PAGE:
Pregnancy outcomes of women with MS in a large US claims database
Author(s): ,
M.K Houtchens
Affiliations:
Brigham and Women's Hospital, Harvard Medical School, Brookline
,
N.C Edwards
Affiliations:
Health Services Consulting Corporation, Boxborough
,
J Aggarwal
Affiliations:
Boston Health Economics, Inc., Waltham
A.L Phillips
Affiliations:
EMD Serono, Inc., Rockland, MA, United States
ECTRIMS Online Library. Houtchens M. Sep 16, 2016; 146704; P864
Maria K. Houtchens
Maria K. Houtchens
Contributions
Abstract

Abstract: P864

Type: Poster

Abstract Category: Clinical aspects of MS - MS and gender

Introduction: Multiple sclerosis (MS) affects women three times more commonly than men, and the clinical onset is often during childbearing years. Although healthcare claims data are collected for administrative rather than research purposes, they can provide insight into outcomes of women with MS and pregnancy in a real-world population. This study aimed to evaluate pregnancy outcomes of women with MS in a large US claims database.

Methods: This was a retrospective analysis of women aged 18-65 years with MS (International Classification of Diseases, Ninth Revision, Clinical Modification code: 340.xx), a pregnancy-related claim (diagnosis code or procedure), and 1 year continuous eligibility pre- and post-pregnancy claim from the IMS Health Real World Data Adjudicated Claims - US database (from 1/1/2006-30/6/2015). Pregnancy outcomes evaluated were: indication of a live birth; complications during pregnancy, labour and delivery, and the puerperium period; ectopic and molar pregnancies; and other abortive outcomes.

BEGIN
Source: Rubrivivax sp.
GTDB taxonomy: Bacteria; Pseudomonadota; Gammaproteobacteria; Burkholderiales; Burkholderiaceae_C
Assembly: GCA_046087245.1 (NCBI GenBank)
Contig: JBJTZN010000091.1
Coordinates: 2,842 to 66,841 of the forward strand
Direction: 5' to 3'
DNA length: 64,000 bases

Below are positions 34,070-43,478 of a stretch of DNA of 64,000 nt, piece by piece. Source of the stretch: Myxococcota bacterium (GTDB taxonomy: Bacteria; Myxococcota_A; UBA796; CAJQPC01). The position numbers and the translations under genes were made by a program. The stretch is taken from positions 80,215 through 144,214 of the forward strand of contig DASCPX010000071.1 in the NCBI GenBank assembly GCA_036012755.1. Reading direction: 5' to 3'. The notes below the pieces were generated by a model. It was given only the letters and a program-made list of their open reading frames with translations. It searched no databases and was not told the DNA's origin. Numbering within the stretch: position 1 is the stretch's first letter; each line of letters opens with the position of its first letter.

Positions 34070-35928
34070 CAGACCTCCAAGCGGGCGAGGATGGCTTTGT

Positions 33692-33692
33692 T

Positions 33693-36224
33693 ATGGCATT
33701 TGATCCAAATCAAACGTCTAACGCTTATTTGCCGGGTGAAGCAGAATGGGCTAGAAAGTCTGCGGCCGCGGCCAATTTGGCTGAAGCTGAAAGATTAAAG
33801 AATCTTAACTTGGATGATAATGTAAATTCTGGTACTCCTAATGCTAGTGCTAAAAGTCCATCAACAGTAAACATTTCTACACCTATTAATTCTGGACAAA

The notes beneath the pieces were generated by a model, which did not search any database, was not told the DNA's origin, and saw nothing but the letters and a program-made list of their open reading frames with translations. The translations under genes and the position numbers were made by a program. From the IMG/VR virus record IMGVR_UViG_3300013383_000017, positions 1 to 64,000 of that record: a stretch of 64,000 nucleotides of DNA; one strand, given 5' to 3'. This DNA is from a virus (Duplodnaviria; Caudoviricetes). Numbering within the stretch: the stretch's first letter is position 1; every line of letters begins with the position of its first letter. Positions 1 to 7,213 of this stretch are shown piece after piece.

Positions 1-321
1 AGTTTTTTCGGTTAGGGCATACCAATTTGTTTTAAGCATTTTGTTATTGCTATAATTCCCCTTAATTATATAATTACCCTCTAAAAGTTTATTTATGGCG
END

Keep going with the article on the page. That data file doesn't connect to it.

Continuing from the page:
Results: A total of 205,466 women with MS were included; 10,630 had a pregnancy claim. Of those, 5022 had 1 year of continuous eligibility pre- and post- pregnancy claim. The mean (standard deviation [SD]) age of women with a pregnancy claim who met the eligibility criteria was 34.3 (8.1) years. Most patients had commercial health insurance (98.1%) and were from the Northeast (32.2%), Midwest (29.9%), or South regions (29.2%) of the US. The mean (SD) Charlson Comorbidity Index score was 0.35 (0.89) pre- and 0.34 (0.87) post-pregnancy claim. Common comorbidities included gastrointestinal disorders (17.6%), depression (14.4%), thyroid disease (14.1%), hypertension (13.5%), anxiety (12.3%), and hyperlipidaemia (10.5%). Over half had a live birth (n=2867; 57.1%). The proportions of women with claims for complications during pregnancy were: diabetes/abnormal glucose test, 12.0%; infection, 8.5%; mental health disorders, 5.0%; hyperemesis gravidarum/vomiting, 5.2%; thyroid disease, 4.2%; pre-eclampsia/eclampsia, 4.2%; and placental problems, 4.0%. The proportions of women with claims during labour and delivery were: malposition/disproportion, 31.9%; forceps/C-section, 8.5%; and haemorrhage, 8.0%. The proportion of women with claims for ectopic and molar pregnancy was 13.0% and for other pregnancy with abortive outcomes was 14.7%.

Conclusions:
This study presents pregnancy outcomes of women with MS from a large US administrative claims database.

Disclosure: Maria K Houtchens received grant support from EMD Serono, Inc.

Natalie C Edwards
is an employee of Health Services Consulting Corporation. Health Services Consulting Corporation received funding from EMD Serono, Inc., to run the analysis.

Jyoti Aggarwal
is an employee of Boston Health Economics, Inc. (BHE). BHE received consulting fees from EMD Serono, Inc.

Amy L Phillips is an employee of EMD Serono, Inc., Rockland, MA, USA (a business of Merck KGaA, Darmstadt, Germany).

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